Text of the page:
It happens after you’ve been travelling for a long time. Things start to blend into one another; you’ve seen some of the best so the rest gets glazed over. When really you should be taking the time to absorb the unique beauty each place has without comparison.
When you get to that stage you need to reassess and make some changes.
The High Point
The next day, we explored the other side to Kalbarri National Park – the coastal side.
You don’t get good coffee in Karijini! It helped us make the day more relaxing.
It wasn’t as hot being on the coast and having that cool breeze meant the flies weren’t as bad. AS bad. They were still gross, but the wind kept them away.
The coastline was stunning.
We experienced most of the 8km coastal walk in sections, driving from point to point and then walking to the various lookout points along the way.
Hutt River Principality – hanging with The Royals
We then broke up our Kalbarri visit by going out to Hutt River Principality.
Hutt River was a Kalbarri highlight and had me fist pumping Prince Leonard. Kalrya kept asking me why I was giggling as we walked into Hutt River Post Office and through the “town” I found it very difficult to explain to her that Prince Leonard completely screwed over the government and created his own country.
He and the residents of Hutt River (i.e. his family members) all have, and travel on, Hutt River passports. His son greeted us when we arrived and said,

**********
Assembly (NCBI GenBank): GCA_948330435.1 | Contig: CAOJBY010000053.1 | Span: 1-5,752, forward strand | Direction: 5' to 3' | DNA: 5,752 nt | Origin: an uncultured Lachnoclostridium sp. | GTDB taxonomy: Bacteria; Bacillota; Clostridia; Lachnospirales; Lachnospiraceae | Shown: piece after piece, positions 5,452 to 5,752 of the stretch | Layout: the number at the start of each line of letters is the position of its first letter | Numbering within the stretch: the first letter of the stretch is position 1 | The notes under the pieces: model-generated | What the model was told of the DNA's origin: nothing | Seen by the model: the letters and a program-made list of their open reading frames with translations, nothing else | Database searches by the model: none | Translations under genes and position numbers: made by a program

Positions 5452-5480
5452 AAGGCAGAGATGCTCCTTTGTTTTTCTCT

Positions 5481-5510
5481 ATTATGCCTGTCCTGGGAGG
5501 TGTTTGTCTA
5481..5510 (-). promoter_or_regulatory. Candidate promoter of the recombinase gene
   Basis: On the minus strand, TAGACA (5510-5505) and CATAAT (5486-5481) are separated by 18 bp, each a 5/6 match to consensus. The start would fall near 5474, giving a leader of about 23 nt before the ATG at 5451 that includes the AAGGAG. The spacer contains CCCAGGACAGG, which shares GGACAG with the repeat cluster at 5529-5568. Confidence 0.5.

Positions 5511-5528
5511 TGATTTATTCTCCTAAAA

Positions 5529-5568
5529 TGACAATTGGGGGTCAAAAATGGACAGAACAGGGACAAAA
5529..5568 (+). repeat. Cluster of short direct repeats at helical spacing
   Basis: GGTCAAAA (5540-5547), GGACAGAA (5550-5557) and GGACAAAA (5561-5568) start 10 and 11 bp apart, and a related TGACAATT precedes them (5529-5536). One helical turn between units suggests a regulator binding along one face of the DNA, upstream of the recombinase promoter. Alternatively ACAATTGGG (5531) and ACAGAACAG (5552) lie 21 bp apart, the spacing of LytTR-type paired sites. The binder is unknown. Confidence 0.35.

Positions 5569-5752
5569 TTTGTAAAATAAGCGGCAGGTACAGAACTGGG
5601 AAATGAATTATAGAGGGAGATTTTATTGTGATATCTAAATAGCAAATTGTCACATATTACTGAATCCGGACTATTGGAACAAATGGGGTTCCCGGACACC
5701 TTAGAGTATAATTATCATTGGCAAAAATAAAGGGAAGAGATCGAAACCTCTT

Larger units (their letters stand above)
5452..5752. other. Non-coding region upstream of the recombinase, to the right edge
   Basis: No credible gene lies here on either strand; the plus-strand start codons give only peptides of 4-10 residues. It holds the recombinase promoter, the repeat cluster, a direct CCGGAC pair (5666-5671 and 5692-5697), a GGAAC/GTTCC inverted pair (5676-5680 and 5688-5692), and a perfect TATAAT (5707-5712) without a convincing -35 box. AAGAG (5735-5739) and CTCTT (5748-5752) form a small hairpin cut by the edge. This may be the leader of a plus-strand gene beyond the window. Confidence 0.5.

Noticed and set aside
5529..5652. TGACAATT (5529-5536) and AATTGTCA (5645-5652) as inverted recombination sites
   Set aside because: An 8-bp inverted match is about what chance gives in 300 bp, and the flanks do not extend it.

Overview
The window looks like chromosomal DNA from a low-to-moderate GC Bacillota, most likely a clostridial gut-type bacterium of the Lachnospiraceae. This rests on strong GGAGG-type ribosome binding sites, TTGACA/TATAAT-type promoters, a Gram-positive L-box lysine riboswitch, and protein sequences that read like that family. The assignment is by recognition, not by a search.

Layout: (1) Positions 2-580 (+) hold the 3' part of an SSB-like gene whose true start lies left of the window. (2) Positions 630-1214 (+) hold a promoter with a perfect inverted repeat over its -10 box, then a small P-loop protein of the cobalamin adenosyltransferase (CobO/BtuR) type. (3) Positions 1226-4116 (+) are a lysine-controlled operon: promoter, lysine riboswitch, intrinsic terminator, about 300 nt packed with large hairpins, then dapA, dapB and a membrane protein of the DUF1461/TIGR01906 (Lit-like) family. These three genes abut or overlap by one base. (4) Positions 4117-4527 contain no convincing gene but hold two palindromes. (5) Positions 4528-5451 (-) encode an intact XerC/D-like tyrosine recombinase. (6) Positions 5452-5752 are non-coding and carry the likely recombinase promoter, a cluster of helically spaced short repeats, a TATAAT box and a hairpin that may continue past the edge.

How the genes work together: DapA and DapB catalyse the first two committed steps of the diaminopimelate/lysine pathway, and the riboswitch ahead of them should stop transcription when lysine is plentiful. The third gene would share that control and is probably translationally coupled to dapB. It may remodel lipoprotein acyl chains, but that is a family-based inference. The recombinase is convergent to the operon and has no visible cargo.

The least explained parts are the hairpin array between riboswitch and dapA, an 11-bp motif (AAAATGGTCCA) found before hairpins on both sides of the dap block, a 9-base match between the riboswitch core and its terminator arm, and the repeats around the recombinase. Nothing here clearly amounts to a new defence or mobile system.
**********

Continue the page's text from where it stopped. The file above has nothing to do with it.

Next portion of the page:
“The Prince will be with you shortly, he is just having his lunch.”
I fought back the giggles and went to read the plaques behind the statue of the Prince when you first arrive to see what this was all about.
Prince Leonard is an intelligent man and when the government tried to take some of his wheat farming land off him, he found some loopholes in the law and discovered that Western Australia had not been formed properly as part of Australia.
Therefore, his land was not actually Australian land but part of Britain. It’s still a little confusing for me, but he managed to stake the land as his own country – Hutt River Principality.
He became a pain in the government’s ass and they tried all they could to shut him down, but he was victorious. So he pays no Australian taxes and does not have to follow Australian law. It is hilarious. I never even knew this place existed.
Prince Leonard is also very witty and belies his age of 82. He showed us around his trophy room sharing all the memorabilia he has collected from Heads of State and Royalty from around the world.
It was fascinating talking to him and hearing his story and one-line jokes.
As you leave you can visit the Post Office to get your passport stamp. Of course, they have their own currency.
Hilarious. Wish we could all screw the government like that and not pay any taxes!! They take so much from us Down Under. Prince Leonard is my hero.
Kalbarri is definitely worth a visit.
The town itself is quiet, but beautiful. It sits on the edge of the snaking Murchison River being a backdrop through to the mountains behind. It’s the first part of green you see after coming out of the top end, so your eyes will feast in the prettiness.
If you’re a surfer, you’ll love Jacques Point, a famous surf break and the sunsets are magical to come and see from Chinaman’s beach.